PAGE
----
On Tuesday morning, drivers in Tijuana heading to the United States yelled, jeered and gave thumbs-down gestures as they passed a newly installed speed bump and checkpoint staffed by Mexican immigration officials.
They were reacting to the traffic chaos caused by the checkpoint — just yards from the San Ysidro Port of Entry — on its first day of operation.
Drivers in the SENTRI, or trusted-traveler lane, who normally zip by other border crossers reported waits close to two hours.
“It doesn’t work,” yelled one woman in a Black Nissan in Spanish as she passed the checkpoint. “There’s too much traffic.”
Mexican officials last week said the new checkpoint was a way for Mexican immigration officials to check some northbound travelers for the appropriate crossing documents before they reach the official port of entry staffed by U.S. Customs and Border Protection. For more than a year, CBP officers have been doing that task, making initial document checks before drivers approach the port of entry booths as a way to prevent asylum seekers from crossing onto U.S. soil in cars.
Mexican officials said they hope by staffing the initial document inspection point themselves, it will free up CBP officers to open more car lane booths and reduce wait times overall for authorized travelers. However, CBP has not made any public affirmation of such an agreement.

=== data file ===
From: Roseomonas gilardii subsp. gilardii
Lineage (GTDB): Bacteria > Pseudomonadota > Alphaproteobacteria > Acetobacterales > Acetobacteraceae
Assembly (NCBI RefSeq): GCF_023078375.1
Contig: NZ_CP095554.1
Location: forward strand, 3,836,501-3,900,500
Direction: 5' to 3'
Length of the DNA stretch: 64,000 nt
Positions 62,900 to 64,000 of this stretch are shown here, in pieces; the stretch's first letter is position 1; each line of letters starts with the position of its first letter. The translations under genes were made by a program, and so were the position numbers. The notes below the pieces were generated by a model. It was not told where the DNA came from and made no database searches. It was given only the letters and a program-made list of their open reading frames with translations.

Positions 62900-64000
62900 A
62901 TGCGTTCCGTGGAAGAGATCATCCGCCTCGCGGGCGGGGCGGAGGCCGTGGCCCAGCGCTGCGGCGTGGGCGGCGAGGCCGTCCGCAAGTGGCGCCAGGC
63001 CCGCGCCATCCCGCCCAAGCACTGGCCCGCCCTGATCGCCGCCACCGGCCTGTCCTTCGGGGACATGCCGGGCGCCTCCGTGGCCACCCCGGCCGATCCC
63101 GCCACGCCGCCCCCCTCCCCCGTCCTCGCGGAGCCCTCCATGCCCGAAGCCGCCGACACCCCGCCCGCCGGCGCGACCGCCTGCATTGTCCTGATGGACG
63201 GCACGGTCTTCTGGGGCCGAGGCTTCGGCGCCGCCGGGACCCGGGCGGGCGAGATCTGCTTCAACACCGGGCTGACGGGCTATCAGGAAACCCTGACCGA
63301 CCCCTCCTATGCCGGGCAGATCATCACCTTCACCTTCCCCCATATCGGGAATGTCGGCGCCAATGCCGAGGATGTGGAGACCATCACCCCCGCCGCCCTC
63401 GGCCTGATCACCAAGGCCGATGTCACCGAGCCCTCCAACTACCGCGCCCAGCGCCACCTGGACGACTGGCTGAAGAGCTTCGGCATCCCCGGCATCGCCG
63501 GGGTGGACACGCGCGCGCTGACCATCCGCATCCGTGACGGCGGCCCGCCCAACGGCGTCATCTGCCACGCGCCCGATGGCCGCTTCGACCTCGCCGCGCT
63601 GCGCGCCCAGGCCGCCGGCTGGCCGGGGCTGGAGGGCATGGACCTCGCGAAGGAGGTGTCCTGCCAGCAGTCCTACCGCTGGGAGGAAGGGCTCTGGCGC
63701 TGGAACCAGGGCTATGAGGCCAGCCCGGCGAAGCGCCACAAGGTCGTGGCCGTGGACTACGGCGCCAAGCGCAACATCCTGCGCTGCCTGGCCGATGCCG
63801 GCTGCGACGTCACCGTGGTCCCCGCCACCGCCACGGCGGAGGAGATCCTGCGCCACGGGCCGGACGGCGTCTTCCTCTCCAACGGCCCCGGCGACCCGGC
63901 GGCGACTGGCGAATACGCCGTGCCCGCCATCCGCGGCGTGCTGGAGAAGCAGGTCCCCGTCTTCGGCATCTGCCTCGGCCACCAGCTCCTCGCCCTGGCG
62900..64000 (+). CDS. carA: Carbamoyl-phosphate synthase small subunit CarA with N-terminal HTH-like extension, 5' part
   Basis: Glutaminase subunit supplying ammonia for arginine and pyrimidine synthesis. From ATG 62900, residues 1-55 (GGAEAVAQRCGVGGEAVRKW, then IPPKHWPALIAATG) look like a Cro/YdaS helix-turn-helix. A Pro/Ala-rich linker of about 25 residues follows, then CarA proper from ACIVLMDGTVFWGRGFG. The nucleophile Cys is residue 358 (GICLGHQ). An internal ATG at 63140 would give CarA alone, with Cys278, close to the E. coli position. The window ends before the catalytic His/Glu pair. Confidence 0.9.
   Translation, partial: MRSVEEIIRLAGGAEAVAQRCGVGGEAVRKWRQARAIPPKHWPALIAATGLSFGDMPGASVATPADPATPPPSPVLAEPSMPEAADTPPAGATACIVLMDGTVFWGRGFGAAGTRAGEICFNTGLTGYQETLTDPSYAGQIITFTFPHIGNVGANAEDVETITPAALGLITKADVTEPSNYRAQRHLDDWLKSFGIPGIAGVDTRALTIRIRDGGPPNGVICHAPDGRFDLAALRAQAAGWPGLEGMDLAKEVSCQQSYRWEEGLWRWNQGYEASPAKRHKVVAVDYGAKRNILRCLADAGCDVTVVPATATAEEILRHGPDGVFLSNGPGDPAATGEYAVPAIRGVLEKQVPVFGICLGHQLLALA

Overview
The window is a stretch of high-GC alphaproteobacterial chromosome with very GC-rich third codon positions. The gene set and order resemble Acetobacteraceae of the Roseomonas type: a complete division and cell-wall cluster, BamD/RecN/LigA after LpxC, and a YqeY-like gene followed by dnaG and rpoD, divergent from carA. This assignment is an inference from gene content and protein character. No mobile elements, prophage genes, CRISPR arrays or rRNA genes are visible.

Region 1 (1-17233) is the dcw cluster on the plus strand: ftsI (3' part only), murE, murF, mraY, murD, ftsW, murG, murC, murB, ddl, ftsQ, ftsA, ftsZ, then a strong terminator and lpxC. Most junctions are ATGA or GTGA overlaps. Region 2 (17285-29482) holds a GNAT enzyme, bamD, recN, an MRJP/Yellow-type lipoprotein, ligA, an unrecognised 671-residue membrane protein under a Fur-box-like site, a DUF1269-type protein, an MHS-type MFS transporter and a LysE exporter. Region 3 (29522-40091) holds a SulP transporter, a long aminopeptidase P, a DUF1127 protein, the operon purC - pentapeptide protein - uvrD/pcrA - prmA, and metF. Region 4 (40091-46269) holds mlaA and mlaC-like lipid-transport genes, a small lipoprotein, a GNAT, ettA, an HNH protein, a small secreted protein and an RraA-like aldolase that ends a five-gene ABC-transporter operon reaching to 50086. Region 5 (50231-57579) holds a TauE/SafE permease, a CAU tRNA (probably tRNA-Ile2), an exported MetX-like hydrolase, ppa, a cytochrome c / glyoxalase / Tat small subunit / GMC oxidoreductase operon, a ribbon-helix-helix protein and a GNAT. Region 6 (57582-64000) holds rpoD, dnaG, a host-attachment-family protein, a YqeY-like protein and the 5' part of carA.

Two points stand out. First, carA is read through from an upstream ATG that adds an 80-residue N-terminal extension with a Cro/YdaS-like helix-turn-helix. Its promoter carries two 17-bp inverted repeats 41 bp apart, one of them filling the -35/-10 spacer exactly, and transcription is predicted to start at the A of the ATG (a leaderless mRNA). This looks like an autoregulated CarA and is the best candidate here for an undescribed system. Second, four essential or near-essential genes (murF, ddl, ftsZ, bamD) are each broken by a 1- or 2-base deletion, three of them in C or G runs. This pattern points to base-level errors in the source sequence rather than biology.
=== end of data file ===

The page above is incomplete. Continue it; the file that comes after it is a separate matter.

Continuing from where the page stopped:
On Tuesday, about 10 U.S. CBP officers continued to do their own initial checks, standing beneath white tents at the border line.
“We can say that this is a Government of Mexico program,” CBP told the Union-Tribune of the new Mexican checkpoint. “We have no further comment on this program.”
Meanwhile, at least 15 Mexican officials, among them officers from Mexico’s immigration agency, the National Guard, Tijuana police and Baja state police, stood by the new checkpoint, some sipping coffee.
An officer with Tijuana police standing by the SENTRI lane said around 10 a.m. that the Mexican officials hadn’t stopped any cars to check documents.
He added that he thought the slowdown was because of leftover traffic from the holiday weekend.
“People think it’s us, but it’s not us,” he said.
Drivers honked angrily as they wound their way from where the SENTRI line started near Lázaro Cárdenas high school. Police closed off a traffic circle to organize the line, but shortly after 9 a.m., frustrated drivers pushed through the police tape.
As they waited in the line, workers called in late, and mothers voiced their frustration about their children arriving tardy for school.
After one angry mother in an SUV paused to talk with reporters, the police officer emphasized that it wasn’t his fault.
“You should have told her, ma’am, go live in the United States,” he joked.